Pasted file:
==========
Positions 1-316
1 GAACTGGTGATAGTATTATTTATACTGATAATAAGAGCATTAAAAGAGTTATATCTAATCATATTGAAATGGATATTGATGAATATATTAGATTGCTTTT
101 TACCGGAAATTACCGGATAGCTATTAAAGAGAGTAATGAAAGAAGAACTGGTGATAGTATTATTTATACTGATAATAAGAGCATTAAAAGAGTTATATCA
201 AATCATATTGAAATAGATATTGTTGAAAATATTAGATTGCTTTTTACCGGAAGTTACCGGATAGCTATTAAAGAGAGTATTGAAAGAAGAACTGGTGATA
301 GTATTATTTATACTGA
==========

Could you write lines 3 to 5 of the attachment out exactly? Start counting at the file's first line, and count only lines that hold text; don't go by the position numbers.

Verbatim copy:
101 TACCGGAAATTACCGGATAGCTATTAAAGAGAGTAATGAAAGAAGAACTGGTGATAGTATTATTTATACTGATAATAAGAGCATTAAAAGAGTTATATCA
201 AATCATATTGAAATAGATATTGTTGAAAATATTAGATTGCTTTTTACCGGAAGTTACCGGATAGCTATTAAAGAGAGTATTGAAAGAAGAACTGGTGATA
301 GTATTATTTATACTGA